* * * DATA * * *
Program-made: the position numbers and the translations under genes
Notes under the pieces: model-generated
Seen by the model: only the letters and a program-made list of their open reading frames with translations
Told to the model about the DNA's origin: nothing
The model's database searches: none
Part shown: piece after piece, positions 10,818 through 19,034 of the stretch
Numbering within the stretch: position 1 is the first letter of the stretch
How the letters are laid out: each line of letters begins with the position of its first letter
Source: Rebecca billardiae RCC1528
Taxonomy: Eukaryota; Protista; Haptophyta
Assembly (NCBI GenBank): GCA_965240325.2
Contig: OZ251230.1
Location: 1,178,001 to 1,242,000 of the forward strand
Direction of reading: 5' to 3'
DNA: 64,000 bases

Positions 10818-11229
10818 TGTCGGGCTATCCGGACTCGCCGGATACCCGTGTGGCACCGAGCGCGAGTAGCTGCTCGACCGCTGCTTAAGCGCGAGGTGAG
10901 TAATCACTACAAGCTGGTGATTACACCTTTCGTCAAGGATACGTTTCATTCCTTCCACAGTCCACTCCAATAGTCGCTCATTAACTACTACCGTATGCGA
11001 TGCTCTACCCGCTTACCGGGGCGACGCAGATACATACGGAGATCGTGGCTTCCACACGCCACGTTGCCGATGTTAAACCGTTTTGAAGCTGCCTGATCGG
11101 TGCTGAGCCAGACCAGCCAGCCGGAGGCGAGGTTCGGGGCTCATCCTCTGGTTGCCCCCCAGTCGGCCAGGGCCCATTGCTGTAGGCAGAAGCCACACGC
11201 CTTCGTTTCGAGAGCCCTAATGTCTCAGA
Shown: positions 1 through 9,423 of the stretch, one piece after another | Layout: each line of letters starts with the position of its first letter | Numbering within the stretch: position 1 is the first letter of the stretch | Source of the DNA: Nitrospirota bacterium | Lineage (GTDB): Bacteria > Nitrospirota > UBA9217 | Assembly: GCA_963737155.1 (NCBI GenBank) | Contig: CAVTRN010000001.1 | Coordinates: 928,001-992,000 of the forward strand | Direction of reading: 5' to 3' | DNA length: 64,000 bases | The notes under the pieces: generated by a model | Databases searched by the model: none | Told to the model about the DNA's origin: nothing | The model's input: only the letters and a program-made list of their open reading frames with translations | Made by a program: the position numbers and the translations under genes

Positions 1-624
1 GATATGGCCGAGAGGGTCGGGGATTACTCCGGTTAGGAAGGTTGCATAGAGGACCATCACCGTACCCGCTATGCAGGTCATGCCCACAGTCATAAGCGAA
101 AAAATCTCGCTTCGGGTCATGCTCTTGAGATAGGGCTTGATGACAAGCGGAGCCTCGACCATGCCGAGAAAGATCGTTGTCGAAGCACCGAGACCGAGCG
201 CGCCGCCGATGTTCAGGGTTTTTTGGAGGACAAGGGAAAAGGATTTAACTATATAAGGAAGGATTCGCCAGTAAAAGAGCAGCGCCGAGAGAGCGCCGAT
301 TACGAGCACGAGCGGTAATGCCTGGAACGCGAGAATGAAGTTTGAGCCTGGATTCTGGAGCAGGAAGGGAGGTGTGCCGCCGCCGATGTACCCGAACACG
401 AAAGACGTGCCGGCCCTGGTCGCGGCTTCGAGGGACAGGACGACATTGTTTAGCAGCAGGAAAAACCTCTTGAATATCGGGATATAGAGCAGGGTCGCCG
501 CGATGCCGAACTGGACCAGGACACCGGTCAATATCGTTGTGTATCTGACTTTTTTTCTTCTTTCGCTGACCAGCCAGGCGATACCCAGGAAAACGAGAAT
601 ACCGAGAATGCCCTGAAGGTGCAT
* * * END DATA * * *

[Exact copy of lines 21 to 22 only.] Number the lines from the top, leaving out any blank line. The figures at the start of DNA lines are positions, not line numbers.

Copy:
11201 CTTCGTTTCGAGAGCCCTAATGTCTCAGA
Shown: positions 1 through 9,423 of the stretch, one piece after another | Layout: each line of letters starts with the position of its first letter | Numbering within the stretch: position 1 is the first letter of the stretch | Source of the DNA: Nitrospirota bacterium | Lineage (GTDB): Bacteria > Nitrospirota > UBA9217 | Assembly: GCA_963737155.1 (NCBI GenBank) | Contig: CAVTRN010000001.1 | Coordinates: 928,001-992,000 of the forward strand | Direction of reading: 5' to 3' | DNA length: 64,000 bases | The notes under the pieces: generated by a model | Databases searched by the model: none | Told to the model about the DNA's origin: nothing | The model's input: only the letters and a program-made list of their open reading frames with translations | Made by a program: the position numbers and the translations under genes